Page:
Citigroup, the world’s sixth-largest bank, is shifting its significant digital transformation investments away “from third-party consulting to technology and full-time employees” said CFO Mark Mason.
Citigroup’s CFO was speaking on a Q2 2023 earnings call as Citi touted some significant automation progress across its IT estate: Citi has reduced manual touchpoints by 90% for its prime finance middle office, 90% for its equities middle office and by 31% for futures clearing it said.
Citi tech spend outstrips net income
The bank reported quarterly net income of $2.9 billion. Quarterly Citi tech spend outstripped that figure, at $3 billion; up 13%. This was, Mason said, “primarily driven by change-the-bank” spend.
The CFO reiterated broader annual expenses guidance of roughly $54 billion. Significant spending on a major transformation at Citi is happening to address "consent orders" – regulatory demands made after the Federal Reserve asked the bank to enhance its firm-wide risk management and internal controls in the wake of expensive errors.
(These include an incident blamed on out-of-date software and internal errors which led to the bank accidentally transferring nearly $1 billion of the bank’s own funds to several lenders, instead of a planned $7.8 million interest payment; an issue prevented neither by its existing Oracle Flexcube software, internal compliance, nor outsourcers at Wipro…)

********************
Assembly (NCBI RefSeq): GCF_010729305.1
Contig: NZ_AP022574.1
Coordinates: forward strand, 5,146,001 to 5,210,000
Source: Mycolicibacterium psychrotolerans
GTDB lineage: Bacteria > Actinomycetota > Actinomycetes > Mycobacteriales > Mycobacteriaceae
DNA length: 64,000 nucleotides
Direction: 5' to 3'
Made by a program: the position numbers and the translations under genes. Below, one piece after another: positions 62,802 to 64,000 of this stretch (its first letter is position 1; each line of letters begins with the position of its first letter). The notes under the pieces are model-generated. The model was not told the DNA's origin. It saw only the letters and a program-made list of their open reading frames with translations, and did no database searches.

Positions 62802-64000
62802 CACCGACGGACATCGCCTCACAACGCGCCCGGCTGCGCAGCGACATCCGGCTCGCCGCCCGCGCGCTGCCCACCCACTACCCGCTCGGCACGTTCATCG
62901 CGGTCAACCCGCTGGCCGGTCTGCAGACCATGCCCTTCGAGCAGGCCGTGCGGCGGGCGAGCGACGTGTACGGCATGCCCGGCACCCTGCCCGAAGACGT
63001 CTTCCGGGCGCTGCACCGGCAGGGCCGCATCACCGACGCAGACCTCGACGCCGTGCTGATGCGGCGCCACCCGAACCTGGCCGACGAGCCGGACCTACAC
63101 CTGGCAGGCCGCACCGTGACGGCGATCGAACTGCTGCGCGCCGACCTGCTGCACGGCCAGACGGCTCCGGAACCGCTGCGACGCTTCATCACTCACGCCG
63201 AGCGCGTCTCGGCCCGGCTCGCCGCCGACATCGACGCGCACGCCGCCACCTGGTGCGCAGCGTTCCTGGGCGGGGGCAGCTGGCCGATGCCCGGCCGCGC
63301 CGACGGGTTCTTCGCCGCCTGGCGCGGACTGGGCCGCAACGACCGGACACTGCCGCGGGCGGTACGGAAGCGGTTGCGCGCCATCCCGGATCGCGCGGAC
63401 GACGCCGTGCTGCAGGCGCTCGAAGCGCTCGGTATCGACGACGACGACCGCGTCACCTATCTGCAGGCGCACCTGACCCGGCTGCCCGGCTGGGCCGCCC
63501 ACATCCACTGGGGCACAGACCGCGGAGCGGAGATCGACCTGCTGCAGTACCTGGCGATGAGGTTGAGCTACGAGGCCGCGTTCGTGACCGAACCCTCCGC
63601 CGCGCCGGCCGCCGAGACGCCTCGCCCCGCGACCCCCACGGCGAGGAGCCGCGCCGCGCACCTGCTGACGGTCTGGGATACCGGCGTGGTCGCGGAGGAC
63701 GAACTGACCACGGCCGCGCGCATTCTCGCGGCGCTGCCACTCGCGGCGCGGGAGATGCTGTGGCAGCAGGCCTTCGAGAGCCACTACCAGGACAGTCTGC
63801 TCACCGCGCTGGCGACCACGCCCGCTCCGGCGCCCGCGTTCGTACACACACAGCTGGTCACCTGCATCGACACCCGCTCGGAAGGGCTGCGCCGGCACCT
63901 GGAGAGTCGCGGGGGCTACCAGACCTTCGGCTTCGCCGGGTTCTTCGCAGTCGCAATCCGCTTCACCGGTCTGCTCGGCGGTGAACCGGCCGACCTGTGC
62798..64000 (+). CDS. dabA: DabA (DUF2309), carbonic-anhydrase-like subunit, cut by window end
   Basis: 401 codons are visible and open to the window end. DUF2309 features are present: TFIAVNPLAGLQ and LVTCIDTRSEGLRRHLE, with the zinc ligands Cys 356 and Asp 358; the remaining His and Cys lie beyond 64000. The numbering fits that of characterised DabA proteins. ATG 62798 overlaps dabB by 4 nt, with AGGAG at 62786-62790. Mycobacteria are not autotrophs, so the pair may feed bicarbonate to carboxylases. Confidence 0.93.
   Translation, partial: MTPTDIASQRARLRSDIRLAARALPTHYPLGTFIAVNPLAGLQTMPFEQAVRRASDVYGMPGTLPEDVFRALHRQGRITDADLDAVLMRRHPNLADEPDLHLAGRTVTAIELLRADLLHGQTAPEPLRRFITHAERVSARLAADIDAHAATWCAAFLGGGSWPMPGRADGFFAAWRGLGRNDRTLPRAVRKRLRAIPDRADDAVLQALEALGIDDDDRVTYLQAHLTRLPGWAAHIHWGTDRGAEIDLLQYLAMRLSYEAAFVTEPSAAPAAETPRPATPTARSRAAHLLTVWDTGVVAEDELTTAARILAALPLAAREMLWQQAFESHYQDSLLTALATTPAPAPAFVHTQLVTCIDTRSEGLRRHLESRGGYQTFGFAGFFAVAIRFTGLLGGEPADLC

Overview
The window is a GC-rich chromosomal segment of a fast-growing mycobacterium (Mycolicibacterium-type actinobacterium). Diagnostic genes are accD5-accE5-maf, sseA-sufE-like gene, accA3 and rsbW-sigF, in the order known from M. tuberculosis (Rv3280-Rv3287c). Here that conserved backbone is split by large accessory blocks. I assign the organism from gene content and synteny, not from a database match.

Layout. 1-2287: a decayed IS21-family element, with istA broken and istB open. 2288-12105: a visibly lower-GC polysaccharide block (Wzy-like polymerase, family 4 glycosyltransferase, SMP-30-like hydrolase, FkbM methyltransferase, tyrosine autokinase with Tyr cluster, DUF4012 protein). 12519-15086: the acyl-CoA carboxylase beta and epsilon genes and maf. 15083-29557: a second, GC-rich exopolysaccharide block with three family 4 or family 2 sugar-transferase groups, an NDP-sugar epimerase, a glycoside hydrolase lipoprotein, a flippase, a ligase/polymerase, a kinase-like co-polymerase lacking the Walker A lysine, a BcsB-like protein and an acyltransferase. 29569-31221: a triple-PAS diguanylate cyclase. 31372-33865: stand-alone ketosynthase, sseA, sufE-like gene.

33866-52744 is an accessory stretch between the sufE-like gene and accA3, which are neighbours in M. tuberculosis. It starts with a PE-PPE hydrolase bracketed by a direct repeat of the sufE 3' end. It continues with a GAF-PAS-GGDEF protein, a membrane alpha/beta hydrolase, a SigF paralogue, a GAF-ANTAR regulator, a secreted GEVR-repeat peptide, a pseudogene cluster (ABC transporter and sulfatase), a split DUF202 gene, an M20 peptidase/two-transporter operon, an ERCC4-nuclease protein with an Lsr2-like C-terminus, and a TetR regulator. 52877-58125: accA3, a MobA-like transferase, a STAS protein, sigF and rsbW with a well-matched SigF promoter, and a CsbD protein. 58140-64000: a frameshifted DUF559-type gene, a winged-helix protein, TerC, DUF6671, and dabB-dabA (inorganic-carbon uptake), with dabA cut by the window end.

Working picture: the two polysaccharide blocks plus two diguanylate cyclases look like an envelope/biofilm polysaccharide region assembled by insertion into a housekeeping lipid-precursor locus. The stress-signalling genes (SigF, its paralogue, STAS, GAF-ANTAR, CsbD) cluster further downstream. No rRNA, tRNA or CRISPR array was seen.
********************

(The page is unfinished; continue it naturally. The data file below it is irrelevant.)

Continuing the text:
Under pressure from investors to reduce this huge spending, CEO Jane Fraser took a positive spin: Citi has been, she said on July 14, the “first bank to launch 24/7, 365 dollar-clearing… we've got the instant payments platform we just launched for e-commerce clients, it's a story of innovation, it's a story of investment; it's got great returns.”
The earnings call came days after Citi released a new self-service “CitiDirect Commercial Banking” digital platform that it developed in close collaboration with clients. Citi described this as a single digital entry point to give commercial clients “data driven insights” and a “360° consolidated view… across cash, loans, trade, FX, servicing and onboarding.”
The $3 billion in quarterly technology investments also spanned platform and process simplification, security and infrastructure modernization, client experience enhancements, and data improvements, Mason said.
Transformation spend for the last quarter built on Q1 successes including retiring 20 trading platforms to consolidate around one and an ongoing process to move 39 loan servicing applications to a single platform. It also includes a deeper use of public cloud for “faster market risk calculations, data sharing, and instant payment”, according Q1’s investor deck.
Citigroup’s assets under administration climbed 11% to $2.4 trillion.